Jason Sammut · Top Commenter · FT Driver at UPSThis whole article is a sign of lower intelli9gence on the right. Communism and socialism are to different things. communism is to socialism what Harper's fascism is to capitalism. that's plan fact. if the sun and it's supports don't like it then turn in your health and social insurance cards. don't call the police, fire or ambulances without paying for it when they show up and if we ever get invaded by a foreign country you would be on your own. that's what socialism gives you! With out socialism there is no society. socialism is just a way to do thing's not the result. it's about spreading the cost to all citizens not jut the rich. look at what's happening in the U.S. people are dying cause they can't afford doctors even with Obamacare. Our system is far from perfect but to go backwards is just dumb.

I gave him a thumbs up before the right wingers do their many thumbs down.

Here's an interesting but very long article from In These Times,

Lean Socialist

Why liberalism needs socialism–and vice versa.

BY Bhaskar Sunkara

Last paragraph

The only way back to political relevance for socialists lies through realistic engagement with politics as it exists today. And that involves messiness and compromise—reaching out to liberals as friends and allies—while not losing sight of the need to decisively transform a political framework built on a self-destructive and morally intolerable mode of production.

Meeting the public where they are at rather than where you want them to be means realistic engagement with politics as it exists today. I believe the NDP figured that out. If you keep digging and bascially get the same results over and over again, you quit digging, while not losing sight of the need to decisively transform a political framework....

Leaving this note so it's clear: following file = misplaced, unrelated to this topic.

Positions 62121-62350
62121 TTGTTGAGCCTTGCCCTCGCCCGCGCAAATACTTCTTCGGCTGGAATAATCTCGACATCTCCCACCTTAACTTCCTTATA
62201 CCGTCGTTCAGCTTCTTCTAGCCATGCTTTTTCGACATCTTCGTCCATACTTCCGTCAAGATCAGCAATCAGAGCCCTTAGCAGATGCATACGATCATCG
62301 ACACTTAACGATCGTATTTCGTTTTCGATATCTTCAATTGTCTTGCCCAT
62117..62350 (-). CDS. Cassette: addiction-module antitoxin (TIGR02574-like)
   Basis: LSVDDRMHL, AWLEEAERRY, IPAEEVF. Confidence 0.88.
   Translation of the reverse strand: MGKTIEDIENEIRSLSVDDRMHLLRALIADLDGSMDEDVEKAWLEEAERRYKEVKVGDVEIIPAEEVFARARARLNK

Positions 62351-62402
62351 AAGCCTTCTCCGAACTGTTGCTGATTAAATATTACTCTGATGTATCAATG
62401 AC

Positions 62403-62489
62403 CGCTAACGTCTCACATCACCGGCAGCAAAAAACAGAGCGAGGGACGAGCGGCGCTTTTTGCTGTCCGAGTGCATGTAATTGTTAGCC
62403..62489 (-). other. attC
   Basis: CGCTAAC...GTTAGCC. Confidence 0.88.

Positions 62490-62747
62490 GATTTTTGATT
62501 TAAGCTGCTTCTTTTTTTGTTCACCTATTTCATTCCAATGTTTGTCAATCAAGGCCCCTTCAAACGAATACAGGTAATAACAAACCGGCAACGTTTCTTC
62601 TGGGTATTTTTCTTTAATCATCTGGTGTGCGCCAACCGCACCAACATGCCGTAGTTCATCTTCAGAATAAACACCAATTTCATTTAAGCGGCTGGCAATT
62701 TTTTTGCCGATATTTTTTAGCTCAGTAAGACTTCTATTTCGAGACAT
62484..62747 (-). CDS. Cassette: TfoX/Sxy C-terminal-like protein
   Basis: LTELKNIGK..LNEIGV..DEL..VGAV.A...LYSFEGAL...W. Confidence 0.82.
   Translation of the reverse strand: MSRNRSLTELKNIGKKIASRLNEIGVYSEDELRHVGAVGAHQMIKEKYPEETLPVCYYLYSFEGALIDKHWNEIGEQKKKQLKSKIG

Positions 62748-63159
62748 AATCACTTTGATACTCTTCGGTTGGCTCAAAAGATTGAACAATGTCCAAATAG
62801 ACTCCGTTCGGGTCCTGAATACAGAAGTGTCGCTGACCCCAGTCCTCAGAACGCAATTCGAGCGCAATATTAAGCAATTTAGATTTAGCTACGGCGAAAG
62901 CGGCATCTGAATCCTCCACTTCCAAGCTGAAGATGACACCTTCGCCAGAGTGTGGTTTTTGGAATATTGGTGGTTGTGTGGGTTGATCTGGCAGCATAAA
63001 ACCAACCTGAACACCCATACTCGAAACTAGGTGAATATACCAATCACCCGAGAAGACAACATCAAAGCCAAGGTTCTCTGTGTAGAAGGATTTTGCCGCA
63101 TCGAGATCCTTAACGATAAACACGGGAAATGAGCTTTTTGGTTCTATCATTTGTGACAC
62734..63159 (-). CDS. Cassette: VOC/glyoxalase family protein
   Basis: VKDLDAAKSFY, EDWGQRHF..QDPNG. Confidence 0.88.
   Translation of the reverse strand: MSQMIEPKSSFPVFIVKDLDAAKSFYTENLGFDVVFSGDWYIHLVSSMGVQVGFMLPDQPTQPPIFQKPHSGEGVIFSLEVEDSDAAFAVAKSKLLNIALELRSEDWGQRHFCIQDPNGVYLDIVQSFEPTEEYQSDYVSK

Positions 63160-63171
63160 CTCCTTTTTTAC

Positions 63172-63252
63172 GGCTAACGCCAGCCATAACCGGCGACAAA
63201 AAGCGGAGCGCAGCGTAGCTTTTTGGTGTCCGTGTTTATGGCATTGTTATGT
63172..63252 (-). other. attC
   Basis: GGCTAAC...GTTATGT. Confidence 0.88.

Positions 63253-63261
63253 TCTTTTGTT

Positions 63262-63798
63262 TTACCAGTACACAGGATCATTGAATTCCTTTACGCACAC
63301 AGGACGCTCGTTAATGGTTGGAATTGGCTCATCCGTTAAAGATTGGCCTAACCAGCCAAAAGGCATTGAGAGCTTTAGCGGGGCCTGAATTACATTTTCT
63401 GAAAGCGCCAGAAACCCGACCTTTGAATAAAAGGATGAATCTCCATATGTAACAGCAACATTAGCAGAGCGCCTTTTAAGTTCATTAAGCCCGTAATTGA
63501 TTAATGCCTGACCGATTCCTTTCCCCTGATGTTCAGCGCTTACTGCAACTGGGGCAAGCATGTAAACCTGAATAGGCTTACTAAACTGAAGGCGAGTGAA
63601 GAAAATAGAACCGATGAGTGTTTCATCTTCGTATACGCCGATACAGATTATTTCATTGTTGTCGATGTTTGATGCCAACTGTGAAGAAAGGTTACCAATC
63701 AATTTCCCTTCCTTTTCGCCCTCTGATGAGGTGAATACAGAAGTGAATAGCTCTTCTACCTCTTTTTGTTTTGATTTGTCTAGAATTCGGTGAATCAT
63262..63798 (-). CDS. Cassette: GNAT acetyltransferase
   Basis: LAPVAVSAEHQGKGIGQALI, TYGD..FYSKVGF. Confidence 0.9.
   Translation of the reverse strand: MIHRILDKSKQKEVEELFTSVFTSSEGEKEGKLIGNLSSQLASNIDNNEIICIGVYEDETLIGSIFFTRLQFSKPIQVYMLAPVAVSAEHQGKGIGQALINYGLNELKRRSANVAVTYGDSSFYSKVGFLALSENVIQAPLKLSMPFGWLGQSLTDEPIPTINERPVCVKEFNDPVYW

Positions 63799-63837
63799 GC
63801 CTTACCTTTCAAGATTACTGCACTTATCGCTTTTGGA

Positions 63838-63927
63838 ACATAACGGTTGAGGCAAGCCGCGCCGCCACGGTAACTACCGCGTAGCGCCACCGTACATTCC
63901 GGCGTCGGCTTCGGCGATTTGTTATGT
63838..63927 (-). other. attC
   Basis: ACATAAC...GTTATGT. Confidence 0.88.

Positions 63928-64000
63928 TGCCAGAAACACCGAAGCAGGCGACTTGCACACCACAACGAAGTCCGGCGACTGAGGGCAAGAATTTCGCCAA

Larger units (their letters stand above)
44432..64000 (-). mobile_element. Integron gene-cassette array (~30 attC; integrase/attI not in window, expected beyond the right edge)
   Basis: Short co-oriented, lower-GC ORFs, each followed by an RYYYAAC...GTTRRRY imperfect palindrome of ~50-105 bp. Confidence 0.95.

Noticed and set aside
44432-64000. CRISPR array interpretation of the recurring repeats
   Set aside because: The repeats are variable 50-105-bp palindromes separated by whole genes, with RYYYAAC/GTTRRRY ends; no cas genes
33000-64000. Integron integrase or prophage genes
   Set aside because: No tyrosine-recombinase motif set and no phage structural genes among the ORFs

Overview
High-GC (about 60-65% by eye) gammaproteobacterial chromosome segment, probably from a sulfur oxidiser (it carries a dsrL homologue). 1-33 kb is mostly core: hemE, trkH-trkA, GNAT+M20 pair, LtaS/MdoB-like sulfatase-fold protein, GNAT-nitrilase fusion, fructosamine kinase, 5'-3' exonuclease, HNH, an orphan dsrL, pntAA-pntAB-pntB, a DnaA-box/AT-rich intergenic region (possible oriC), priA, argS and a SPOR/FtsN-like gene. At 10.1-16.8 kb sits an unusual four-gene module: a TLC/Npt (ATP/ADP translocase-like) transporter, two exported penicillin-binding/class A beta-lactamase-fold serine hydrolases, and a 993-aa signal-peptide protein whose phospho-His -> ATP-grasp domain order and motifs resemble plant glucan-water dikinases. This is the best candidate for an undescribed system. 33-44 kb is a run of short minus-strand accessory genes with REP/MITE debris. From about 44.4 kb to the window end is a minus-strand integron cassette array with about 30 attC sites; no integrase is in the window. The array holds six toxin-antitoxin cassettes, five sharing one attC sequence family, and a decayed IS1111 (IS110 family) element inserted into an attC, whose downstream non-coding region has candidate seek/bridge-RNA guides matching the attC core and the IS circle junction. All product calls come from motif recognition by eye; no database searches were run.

knownothing knownothing's picture

Although I agree with much of the comment I still believe it misses the importance of the Solberg article. The media is slowly coming around to the NDP one journalist at a time, one story at a time. Considering the shitstorm of bad press we have been getting, I accept these articles as irrational solace.

Mulcair is almost like Lenin. He doesn't want to wait for capitalism to run its course. He is ready now. He and his vanguard will take power systematically and opportunistically and we will see a grand experiment take place here in Canada.

Michael Moriarity Michael Moriarity's picture

knownothing wrote:

Although I agree with much of the comment I still believe it misses the importance of the Solberg article. The media is slowly coming around to the NDP one journalist at a time, one story at a time. Considering the shitstorm of bad press we have been getting, I accept these articles as irrational solace.

Agreed. Despite Justin and everything else, it is beginning to sink in that the NDP is the alternative government in waiting.

knownothing wrote:

Mulcair is almost like Lenin. He doesn't want to wait for capitalism to run its course. He is ready now. He and his vanguard will take power systematically and opportunistically and we will see a grand experiment take place here in Canada.